Thursday, March 12, 2015

The Silent Room: Part 30

Dr. Adelheide

Somehow, the last door let her through.

She had been twenty feet from the door that lead to her final destination when the security locks slid into place, the sound reverberating in the still air up and down the hall.  Momentum kept her moving forward even with the heavy sound in her ears. Even as she knew what she was going to find- a locked door; no escape; no salvation for herself or the stranger beyond the doors. 

By then she had been in front of the final door. And as she stopped, waiting for an impossible miracle, it happened.  The locks on the door in front of her began to reverse. The cool gray door of Ward 1 began to slide open. It was... but she did not have time to squander on the right or wrong of impossibilities.

Inside, soft shadows darkened the room, punctuated only by the occasional small light and the hum of machines.

Carefully she walked between the tubs, looking for the right one. Faces lost to chemically induced slumber glinted back at her like small half moons in the dimness. She closed her mind to the worry about surveillance detectors activating defense protocols or the coming guards or the fact that she would be able to take only one of so many with her if, when she escaped.  Just kept moving, kept focused. Tried not to think about time ticking by too fast, the sand of the hourglass running out. 

First she had to find him. Then, she could worry about the next thing.

Tuesday, March 10, 2015


WNP:  As he stepped out of the plane, he felt like his whole life had changed.

One moment, airplane.  Scuffed, utilitarian aisle carpet.  Blue covered seats in rows of three on each side of the aisle.  Low murmurs of conversation as everyone shifted and moved around him, collecting bags and books.  The stale aroma of whatever attempt at chicken basil dinner they had eaten still hanging in the air. Shirt still sticking to his back in places from the humidity of July heat before getting on this plane, hours ago now.

Then. Cold. Bitter cold. And the overwhelming stench...scent of fish. Through a gap in the walkway sides he could see workers wearing heavy coats with fur-lined hoods shifting luggage and boxes down on the tarmac.  He wrapped his arms around himself and moved quicker.  A few more steps and he reached the terminal gate.

"Welcome to Reykjavik," the stewardess said as he stepped on by.

Monday, March 9, 2015

The Silent Room: Part 29


She woke slowly, as if from a deep sleep after a bad dream. Her body felt weighted. When she opened her eyes, the room where she found herself was airy and gently lit with sunshine. Around her, long pale curtains billowed in a slow swirl of movement. The bedding curled up enveloping her in a white cocoon of softness. It was disorienting in its cleansing lightness.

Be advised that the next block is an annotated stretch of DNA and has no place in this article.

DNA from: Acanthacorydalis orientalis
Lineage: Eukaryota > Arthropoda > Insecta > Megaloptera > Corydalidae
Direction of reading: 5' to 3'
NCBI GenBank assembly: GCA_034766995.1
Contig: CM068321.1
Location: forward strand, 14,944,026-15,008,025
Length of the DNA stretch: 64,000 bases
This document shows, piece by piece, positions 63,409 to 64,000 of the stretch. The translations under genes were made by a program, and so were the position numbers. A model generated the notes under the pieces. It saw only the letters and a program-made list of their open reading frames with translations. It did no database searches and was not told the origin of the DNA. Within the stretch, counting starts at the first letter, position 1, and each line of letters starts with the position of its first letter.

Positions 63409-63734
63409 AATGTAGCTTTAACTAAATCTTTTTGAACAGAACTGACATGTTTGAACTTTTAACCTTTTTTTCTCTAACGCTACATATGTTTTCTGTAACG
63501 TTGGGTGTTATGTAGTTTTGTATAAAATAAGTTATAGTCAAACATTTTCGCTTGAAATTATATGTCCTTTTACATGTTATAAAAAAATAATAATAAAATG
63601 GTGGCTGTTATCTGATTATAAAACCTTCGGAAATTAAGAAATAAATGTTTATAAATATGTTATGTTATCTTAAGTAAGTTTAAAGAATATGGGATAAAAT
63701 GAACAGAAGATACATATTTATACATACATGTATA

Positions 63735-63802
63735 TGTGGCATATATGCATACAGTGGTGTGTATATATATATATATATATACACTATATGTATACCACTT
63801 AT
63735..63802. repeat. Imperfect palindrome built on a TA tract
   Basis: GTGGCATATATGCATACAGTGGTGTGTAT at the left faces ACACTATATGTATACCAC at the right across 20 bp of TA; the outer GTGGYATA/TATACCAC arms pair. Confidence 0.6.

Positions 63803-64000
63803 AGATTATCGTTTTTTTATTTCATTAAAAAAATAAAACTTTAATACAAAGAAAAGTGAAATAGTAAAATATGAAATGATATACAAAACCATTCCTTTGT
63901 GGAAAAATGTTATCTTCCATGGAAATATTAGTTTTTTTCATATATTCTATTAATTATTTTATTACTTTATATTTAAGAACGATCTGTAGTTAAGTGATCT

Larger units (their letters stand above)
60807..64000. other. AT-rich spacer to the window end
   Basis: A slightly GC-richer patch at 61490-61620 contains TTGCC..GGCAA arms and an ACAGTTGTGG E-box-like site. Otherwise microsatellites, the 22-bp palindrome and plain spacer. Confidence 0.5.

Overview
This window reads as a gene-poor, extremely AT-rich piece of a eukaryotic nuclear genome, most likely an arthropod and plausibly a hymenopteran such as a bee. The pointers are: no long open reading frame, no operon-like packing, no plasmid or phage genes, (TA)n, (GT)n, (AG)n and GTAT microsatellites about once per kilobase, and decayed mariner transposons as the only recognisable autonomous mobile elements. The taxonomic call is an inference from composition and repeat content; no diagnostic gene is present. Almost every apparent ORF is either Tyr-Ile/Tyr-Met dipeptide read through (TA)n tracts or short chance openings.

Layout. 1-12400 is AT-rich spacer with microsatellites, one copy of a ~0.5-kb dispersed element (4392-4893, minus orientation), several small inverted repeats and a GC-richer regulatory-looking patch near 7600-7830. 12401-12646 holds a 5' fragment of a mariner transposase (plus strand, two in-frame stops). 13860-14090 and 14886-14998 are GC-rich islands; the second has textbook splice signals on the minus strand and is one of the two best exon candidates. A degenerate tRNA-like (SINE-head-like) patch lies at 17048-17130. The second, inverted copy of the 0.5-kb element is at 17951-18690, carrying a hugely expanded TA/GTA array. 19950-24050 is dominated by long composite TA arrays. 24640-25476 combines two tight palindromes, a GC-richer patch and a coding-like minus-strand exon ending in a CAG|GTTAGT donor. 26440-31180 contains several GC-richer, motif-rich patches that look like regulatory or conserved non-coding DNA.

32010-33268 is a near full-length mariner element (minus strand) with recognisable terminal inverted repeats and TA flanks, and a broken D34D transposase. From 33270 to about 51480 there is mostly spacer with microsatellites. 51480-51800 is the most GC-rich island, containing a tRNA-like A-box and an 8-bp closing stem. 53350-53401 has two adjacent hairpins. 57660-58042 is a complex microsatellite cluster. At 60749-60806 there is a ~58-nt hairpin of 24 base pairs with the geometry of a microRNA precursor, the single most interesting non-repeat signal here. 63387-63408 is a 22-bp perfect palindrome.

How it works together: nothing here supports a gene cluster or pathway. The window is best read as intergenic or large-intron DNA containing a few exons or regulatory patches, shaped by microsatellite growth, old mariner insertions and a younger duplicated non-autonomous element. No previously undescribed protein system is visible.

She closed her eyes again, groaning as she stretched her arms, and tried to remember where she was, how she had got here. She remembered… a ginger-striped kitten, an empty living room. Then nothing. She let her mind drift. Snuggled more deeply into her comforter.

Another thought, an important thought, niggled at the edges of her awareness. Through the cotton wool tangle of her thoughts, she tried to fix her mind’s eye on that brush of memory. A face scrubbed in shadow. Almost.

It slipped a little further away, just beyond her consciousness. Maybe she would sleep just a little longer. She turned her face into her pillow, burrowing in. Then a name slipped into her mind with the soft weight of a pebble dropping into water. Kerr. Sitting up in one swoop of motion, she opened her mouth and began to scream.

Even before her scream reached its full crescendo, she felt a strange sweep of emotions begin to surge through her body in a rushing chemical wave of fatigue and forgetfulness. Her scream thinned, dissipated. She tried to fight it. No, she needed to scream. She needed to… She sank back onto the bed, her eyes fluttering.

As her eyes fought to stay open, she felt a gentle hand stroke the side of her head, brushing her hair back behind her ear. She turned toward the motion. The form of Grandma Nan flickered in and out with the form of a gaunt man in a black suit and a crisp white collar. Grandma Nan stroked her cheek this time, a soft, regretful expression on her face.

“I’m sorry,” she said. He said.

Sora tried to separate them into two.

“I’m sorry,” they said. “It’s better if you sleep now.” The world faded away in soft dreams of wandering clouds drifting above a flock of sheep as they grazed under a lavender sky.

In the background, the cortex manipulation continued to run its diagnostic on her implant chip. When it found the glitch, it reinstalled the program and added on a few patches. Once it had completed its repair work, it restarted the program and inducted her back into the virtual main frame, this time in her own fully functional simulated world. She did not wander again into another’s dreams.